B&H Citizens On Average Give 110 Euros in Bribes

B&H Citizens On Average Give 110 Euros in Bribes

 

By Maja Tuljković – Sarajevo

Corruption in its broadest sense is any abuse of power by a public official or a person who performs a specific public function, and whose goal is personal or material gain. Corruption manifests itself in various ways in different countries, cultures and periods. In some countries, corruption is so widespread that it is considered quite normal, and sometimes an acceptable way of life and business.

In B&H, citizens believe that corruption is the fourth most important problem facing the country, after unemployment, the work of the government and poverty and low standards of life, according to the results of a report called ‘Business, Corruption and Crime in B&H-impact of bribery and other criminal activities in private enterprise’. The report was presented today in Sarajevo on the premises of the EU Delegation, and it was done by the Office of the UN for Drugs and Crime (UNODC).

The results of the report showed that every fifth citizens between 18 and 64 years old was exposed (directly or through a family member) to bribery of public officials, and every fifth citizen gave a bribe. When it comes to distribution, there is no significant difference in the prevalence of bribery between urban and rural areas, but bribery is more widespread in the FB&H (25,3 percent) than in the RS (10,5 percent). Also, the rate of prevalence of bribery is 18,2 percent for women and 23,2 percent for men in B&H. It is interesting that women more often pay a bribe in the form of food or drink, while men use money. Nearly 80 percent of bribes in B&H are given in the form of money, and the average amount of bribes is 220 BAM (110 Euros). In 37 percent of cases B&H citizens are the initiators of bribes, and in more than half of the cases a bribe is asked.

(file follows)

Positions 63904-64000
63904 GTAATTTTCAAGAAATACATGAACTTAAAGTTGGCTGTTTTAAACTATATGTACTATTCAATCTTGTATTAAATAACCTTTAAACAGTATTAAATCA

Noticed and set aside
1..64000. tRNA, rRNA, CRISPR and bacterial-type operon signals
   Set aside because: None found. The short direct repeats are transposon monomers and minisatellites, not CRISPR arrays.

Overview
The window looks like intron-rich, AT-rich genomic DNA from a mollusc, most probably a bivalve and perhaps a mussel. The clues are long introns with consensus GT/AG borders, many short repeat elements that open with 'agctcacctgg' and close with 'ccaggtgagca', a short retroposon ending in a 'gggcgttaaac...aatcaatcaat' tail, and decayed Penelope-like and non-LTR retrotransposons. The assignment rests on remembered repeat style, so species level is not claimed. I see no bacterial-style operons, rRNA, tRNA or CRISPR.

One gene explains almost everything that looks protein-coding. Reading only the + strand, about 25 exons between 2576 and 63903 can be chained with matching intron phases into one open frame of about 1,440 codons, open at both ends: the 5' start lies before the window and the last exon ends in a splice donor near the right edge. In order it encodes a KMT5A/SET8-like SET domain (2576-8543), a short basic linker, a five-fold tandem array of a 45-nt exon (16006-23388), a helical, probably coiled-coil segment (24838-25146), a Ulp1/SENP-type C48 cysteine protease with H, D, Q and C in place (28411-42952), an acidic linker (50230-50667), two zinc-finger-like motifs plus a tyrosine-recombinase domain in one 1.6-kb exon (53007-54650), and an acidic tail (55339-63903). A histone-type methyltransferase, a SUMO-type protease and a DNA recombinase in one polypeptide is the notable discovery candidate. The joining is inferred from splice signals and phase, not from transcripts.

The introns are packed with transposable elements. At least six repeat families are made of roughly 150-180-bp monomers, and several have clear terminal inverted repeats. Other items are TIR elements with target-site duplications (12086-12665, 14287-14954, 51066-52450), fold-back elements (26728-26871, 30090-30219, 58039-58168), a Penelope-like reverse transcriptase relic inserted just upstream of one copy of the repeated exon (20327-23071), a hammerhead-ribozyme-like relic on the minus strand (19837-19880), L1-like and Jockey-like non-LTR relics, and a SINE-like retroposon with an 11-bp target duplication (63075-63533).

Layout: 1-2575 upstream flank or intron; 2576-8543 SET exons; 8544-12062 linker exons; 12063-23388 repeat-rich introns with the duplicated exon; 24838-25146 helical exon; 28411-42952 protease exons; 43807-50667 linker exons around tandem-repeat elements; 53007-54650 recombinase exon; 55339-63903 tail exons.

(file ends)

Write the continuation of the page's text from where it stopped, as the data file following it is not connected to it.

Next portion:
The main objectives of bribery, according to the report, are avoidance of paying fines (25 percent) and to accelerate procedures (25 percent), and more than half of those who give bribes in B&H give them to doctors (54 percent) and police (52 percent), and nearly one-third to nurses (31 percent). The practice of avoiding fines is mostly done with police officers. Only 2,4 percent of citizens with experience in bribery reported the incident. Citizens do not report incidents because they have benefits from bribery (26 percent), or because they think that no one cares (26 percent).

B&H, if it wants to become a member of the EU, has to grapple with the problem of corruption as soon as possible, which is slowly but surely entering into every pore of the social, political and economic system of the state.